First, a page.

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Volume 1, Issue 1
Spring 2005:

The Spectrum of Cell to Soul

Brian T. Maurer

Cell 2 Soul. 2005 Spring; 1(1):a6

A recent New York Times article (God (or Not), Physics and, of Course, Love: Scientists Take a Leap 04 JAN 2005) posted excerpts of responses from scientists, futurists, and other creative thinkers to the question "What do you believe is true even though you cannot prove it?"

Robert Sapolsky, a neuroscientist from Stanford University, posited an unjustifiable belief that "there is no god(s) or such thing as a soul", no matter how appealing those words might be to some folks.

"[In] my world of biologists, the god concept gets mighty infuriating when you spend your time thinking about, say, untreatably aggressive childhood leukemia."

Sapolsky sums it up with his personal credo: "Mine is to not believe without requiring proof." (italics mine)

Dr. Sapolsky's comments set me to thinking about the concept of epistemology, the study of how we know what we know.

Current medical diagnoses and treatments are based on empirical science. Medical investigators apply rational analysis to raw data gathered from double-blind clinical trials in efforts to improve illness outcomes by identifying more effective treatments. Indeed, it has been largely through such efforts that medical science has succeeded in pushing the five-year survival rate of childhood acute lymphoblastic leukemia to over 93 percent from less than 50 percent thirty years ago.

Those of us who have undergone medical training know that in the laboratory we started with the cell, the basic unit of human biology, as the basis for our understanding of pathophysiologic processes.

In neuroanatomy, we learned about the synapse, that gap between neurons that, when bridged momentarily by neurotransmitters, conducts an electrical impulse from one cell to another. Millions of individual neurons separated by millions of synapses lie dormant, yet when stimulated along appropriate pathways, they produce human action and human thought.

But we can emphasize cellular science to such an extent that we overlook two other basic methods in our epistemological toolbox: those of authority and intuition.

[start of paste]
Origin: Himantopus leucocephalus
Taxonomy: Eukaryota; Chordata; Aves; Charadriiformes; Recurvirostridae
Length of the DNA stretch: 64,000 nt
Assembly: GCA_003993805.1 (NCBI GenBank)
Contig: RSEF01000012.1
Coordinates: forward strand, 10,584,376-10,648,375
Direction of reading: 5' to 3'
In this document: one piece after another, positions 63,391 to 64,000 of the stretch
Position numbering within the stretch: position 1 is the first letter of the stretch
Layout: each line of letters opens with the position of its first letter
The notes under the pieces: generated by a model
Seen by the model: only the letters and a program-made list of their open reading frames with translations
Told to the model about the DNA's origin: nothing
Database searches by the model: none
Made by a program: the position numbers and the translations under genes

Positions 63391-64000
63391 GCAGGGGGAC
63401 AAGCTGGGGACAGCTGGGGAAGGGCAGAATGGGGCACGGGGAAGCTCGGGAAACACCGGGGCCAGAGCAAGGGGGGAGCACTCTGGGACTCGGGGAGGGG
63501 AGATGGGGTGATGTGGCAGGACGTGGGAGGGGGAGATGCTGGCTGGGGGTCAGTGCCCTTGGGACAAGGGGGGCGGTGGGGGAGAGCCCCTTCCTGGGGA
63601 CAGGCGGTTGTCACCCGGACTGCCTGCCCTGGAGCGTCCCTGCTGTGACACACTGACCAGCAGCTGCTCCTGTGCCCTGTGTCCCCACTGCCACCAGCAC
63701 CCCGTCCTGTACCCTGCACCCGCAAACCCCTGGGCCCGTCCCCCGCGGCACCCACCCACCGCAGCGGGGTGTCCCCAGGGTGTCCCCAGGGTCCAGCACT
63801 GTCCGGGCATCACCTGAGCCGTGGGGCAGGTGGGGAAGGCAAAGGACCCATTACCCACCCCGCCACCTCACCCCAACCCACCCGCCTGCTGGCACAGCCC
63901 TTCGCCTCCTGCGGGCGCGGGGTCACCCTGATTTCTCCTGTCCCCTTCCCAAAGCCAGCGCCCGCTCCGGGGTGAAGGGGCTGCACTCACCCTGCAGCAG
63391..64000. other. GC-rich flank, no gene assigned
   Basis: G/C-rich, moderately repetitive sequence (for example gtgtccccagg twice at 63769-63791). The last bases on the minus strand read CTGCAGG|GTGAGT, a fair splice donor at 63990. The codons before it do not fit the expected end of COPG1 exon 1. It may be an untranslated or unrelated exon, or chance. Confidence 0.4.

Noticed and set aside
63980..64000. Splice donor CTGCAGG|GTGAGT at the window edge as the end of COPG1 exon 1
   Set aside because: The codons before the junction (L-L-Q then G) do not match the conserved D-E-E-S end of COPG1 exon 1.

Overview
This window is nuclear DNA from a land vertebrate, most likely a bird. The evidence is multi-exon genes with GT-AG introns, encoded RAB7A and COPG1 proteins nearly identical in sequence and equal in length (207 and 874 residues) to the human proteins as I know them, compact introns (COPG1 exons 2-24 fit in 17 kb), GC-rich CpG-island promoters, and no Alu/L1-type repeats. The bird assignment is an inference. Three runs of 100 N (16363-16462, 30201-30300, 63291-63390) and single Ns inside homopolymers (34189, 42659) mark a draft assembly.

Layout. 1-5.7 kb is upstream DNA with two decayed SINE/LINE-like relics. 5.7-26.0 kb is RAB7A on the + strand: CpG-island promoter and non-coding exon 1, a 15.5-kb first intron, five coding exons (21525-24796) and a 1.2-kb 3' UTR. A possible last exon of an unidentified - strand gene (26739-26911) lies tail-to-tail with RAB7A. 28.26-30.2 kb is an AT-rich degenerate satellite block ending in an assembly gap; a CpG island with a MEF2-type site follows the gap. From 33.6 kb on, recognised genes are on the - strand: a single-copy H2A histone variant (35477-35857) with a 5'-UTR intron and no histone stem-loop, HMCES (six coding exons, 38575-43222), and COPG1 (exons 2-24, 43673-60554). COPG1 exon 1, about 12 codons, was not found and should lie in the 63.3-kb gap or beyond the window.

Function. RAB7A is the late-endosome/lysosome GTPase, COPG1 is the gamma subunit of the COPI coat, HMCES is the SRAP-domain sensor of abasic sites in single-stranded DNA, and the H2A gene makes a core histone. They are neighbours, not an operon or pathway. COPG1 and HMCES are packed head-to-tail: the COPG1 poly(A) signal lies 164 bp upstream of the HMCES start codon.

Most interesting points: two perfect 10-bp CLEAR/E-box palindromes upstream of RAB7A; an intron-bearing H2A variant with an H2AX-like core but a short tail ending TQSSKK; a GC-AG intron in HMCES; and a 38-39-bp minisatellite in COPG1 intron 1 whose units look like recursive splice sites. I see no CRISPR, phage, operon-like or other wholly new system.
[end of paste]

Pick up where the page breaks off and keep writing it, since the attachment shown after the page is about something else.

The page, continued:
We record medical histories because such was the authoritative method proposed by Hippocrates, the father of medicine. And many times we arrive at diagnoses intuitively, sometimes inexplicably so, after our logic has failed us. There is a creative power at work in our minds which all of us have experienced; yet it seems to defy explanation.

Which brings us to the soul, the other end of the spectrum, that concept which we know intuitively but cannot elucidate in the laboratory.

Here I am reminded of Michelangelo's rendition of the creation of human kind, painted on the ceiling of the Sistine Chapel. An anthropomorphic Creator stretches forth a hand toward the arm of a man. The index fingers of the two beings do not quite touch. Between them lies a small gap--a synapse, as it were--across which consciousness waits to be transmitted, the consciousness of the soul.

Those of us on the editorial board of Cell 2 Soul come from diverse racial, ethnic, and credo backgrounds. Some of us are medical practitioners, some are caretakers, some are care-recipients. Yet all of us have struggled to find our way in the continuum of cell to soul.

At one time or another we have all rejoiced, and we have all grieved. We have learned that such times and events are better when shared. We all have our stories to tell. And we want to listen to yours.

Somewhere in the words recorded on these electronic journal pages, we hope that you will be touched in those deeper places where the soul resides.

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